Feng Shui 101: Understanding the Art and Science of Luck and Harmony for Interior Design
It’s Chinese New Year today and in case you don’t know, it’s the year of the Earth Pig.
A new year means a new start for most people and who doesn’t want some form of improvement in 2019? Obviously, everyone wants well-being in their careers, finances, health, home and family life. If you are among those who are in search for ways to achieve a kind of balance, harmony and abundance, you probably have heard about Feng Shui.
What is Feng Shui?
Feng Shui is the ancient Chinese art of empowering you to improve the different aspects of your life such as your health, wealth, relationships, and careers, among others. There are some who would argue that there is a science to Feng Shui. Needless to say, Feng Shui has been around for thousands of years and it is not surprising that it has seeped into the different cultures of people around the world.
However, despite being around for thousands of years, it is still subject to misinterpretation. For instance, there are those who are hoping to have lifelong love partnerships and count on Feng Shui to increase their love luck. In order to properly approach Feng Shui, it is necessary to have a healthy understanding of the Chinese culture, the principles and the science behind it.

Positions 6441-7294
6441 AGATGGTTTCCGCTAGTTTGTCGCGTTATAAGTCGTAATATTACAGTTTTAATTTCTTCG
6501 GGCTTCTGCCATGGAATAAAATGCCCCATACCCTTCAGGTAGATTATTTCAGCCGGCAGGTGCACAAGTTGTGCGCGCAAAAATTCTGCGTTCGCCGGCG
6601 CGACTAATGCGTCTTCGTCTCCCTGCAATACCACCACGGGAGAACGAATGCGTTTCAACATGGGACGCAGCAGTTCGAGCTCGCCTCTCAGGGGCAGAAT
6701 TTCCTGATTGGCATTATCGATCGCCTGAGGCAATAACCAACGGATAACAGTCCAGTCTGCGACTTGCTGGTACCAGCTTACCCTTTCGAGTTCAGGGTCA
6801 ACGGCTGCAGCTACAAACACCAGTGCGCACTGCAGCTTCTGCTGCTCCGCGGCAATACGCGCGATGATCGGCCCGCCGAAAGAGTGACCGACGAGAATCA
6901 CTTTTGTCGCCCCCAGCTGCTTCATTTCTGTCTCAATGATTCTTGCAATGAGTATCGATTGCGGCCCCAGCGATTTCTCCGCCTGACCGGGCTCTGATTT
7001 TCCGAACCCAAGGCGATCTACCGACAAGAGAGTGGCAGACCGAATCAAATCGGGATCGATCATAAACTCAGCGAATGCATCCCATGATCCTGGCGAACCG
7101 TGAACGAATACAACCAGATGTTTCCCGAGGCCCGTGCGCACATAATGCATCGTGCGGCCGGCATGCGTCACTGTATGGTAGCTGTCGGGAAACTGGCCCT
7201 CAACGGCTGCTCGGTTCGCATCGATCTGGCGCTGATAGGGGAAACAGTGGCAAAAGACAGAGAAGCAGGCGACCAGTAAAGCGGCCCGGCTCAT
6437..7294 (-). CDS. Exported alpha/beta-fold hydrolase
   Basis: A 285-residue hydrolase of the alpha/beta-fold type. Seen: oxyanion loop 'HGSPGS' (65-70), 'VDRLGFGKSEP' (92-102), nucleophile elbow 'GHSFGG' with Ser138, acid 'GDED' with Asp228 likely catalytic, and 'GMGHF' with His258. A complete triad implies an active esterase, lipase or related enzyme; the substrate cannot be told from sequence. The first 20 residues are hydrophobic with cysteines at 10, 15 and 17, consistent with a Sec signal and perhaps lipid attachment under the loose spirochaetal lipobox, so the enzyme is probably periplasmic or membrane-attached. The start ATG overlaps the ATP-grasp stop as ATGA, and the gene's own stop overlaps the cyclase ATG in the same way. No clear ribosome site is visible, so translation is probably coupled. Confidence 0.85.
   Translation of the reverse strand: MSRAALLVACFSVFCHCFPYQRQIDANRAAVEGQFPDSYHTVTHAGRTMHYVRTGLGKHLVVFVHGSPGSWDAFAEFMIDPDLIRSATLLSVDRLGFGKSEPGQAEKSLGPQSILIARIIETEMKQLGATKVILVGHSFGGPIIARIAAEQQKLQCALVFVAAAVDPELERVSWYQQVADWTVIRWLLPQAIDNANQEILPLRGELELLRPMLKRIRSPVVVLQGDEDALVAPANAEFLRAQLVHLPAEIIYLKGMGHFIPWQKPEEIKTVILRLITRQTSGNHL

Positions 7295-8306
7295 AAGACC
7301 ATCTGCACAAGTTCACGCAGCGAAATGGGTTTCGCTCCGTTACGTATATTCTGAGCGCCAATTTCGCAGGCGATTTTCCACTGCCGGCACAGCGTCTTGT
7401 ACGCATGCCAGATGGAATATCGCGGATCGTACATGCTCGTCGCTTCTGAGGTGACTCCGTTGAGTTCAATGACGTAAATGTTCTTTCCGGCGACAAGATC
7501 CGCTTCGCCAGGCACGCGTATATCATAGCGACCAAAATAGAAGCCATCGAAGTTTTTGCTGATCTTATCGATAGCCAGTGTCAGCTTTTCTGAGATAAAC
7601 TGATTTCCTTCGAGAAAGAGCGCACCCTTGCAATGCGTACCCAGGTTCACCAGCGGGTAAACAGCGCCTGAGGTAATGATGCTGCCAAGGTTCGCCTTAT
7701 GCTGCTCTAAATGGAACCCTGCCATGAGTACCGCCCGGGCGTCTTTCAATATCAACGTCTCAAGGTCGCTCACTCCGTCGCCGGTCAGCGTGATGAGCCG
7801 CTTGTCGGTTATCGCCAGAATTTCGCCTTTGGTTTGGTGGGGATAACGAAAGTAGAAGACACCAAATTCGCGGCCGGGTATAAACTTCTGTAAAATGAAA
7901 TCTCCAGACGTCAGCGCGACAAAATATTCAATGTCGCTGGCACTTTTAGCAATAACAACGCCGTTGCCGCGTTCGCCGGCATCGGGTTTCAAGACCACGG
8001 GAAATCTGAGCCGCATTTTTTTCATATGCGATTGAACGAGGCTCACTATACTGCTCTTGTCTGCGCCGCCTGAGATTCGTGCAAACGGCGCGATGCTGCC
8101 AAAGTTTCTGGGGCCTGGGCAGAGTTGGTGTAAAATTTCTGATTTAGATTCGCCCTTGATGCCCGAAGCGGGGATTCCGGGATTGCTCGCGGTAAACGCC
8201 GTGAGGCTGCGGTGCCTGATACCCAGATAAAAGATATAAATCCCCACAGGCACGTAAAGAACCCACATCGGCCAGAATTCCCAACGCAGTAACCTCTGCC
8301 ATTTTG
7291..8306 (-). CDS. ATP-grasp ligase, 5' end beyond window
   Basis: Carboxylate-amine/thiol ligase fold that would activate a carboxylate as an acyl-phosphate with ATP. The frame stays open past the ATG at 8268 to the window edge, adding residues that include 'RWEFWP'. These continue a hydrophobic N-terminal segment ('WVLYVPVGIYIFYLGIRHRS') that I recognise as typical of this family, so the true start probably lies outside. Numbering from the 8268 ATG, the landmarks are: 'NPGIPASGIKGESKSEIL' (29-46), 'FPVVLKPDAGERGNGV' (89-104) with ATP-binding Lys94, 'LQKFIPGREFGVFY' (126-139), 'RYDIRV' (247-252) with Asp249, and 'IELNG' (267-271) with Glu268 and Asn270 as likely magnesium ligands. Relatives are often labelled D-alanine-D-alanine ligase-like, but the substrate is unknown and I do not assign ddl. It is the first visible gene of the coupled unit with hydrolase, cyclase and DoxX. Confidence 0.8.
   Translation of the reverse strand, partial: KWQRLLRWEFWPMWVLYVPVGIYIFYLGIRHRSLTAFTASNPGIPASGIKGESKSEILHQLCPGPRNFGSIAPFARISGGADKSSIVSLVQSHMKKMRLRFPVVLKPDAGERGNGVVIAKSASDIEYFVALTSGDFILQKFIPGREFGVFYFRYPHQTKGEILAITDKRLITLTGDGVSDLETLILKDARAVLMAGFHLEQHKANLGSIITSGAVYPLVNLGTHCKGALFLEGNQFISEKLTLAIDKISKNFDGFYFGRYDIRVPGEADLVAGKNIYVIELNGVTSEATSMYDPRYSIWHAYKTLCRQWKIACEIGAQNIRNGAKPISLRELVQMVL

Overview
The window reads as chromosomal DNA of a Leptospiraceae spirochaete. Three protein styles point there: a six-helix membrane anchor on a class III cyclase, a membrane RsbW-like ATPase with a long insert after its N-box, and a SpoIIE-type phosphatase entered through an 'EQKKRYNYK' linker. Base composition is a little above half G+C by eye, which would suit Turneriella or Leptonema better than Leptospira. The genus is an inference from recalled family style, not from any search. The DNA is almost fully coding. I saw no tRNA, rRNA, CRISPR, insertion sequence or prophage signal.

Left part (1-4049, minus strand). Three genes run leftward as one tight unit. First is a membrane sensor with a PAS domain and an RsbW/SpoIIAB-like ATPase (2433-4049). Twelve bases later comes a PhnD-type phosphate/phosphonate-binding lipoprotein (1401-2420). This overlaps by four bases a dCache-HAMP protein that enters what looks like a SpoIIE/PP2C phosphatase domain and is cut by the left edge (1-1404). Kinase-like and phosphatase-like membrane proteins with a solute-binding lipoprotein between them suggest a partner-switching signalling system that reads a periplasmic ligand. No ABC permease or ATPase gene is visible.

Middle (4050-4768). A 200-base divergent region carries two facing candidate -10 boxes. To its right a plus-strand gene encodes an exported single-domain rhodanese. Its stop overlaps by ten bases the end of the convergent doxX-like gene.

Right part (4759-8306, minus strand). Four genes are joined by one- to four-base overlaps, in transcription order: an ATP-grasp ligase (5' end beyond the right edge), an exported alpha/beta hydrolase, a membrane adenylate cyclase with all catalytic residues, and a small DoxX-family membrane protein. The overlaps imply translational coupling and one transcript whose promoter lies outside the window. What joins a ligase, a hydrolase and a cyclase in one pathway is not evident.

The Five Elements of Feng Shui
There are five elements of Feng Shui: wood, earth, fire, metal, and water. Each of these elements is represented by a specific color commonly associated with the elements. These are incorporated into home and office interior designs, or through accessories worn by individuals to increase their fortune and harmony.
Here are the common colors of the elements:
· Wood – green
· Earth – brown
· Fire – red
· Metal – white
· Water – blue
Although the elements are represented by colors, it is also important to consider how they compliment each other. Through these interactions or ways of relating with each other, fortune is said to improve. The interactions are divided into cycles which are categorized as productive and destructive.
The productive cycle connotes that the elements support each other. Take, for instance, wood supports fire elements, fire elements support earth elements, earth elements support metal elements, metal elements support water elements, and water elements support wood elements. This cycle of creation is essential and is productive.
By contrast, the destructive cycle is when elements break each other down. Take the situation of how wood weakens earth elements, earth elements weaken water elements, water elements weaken or destroy fire elements, fire weakens or melts metal elements, and metal elements weaken or cuts wood elements. The destructive cycle is believed to have an adverse effect on the person’s chi.
Knowing how each of the five elements of Feng Shui can enhance or weaken each other is the key to successfully incorporating these techniques into your home interior designs, office layouts, or even in choosing your accessories.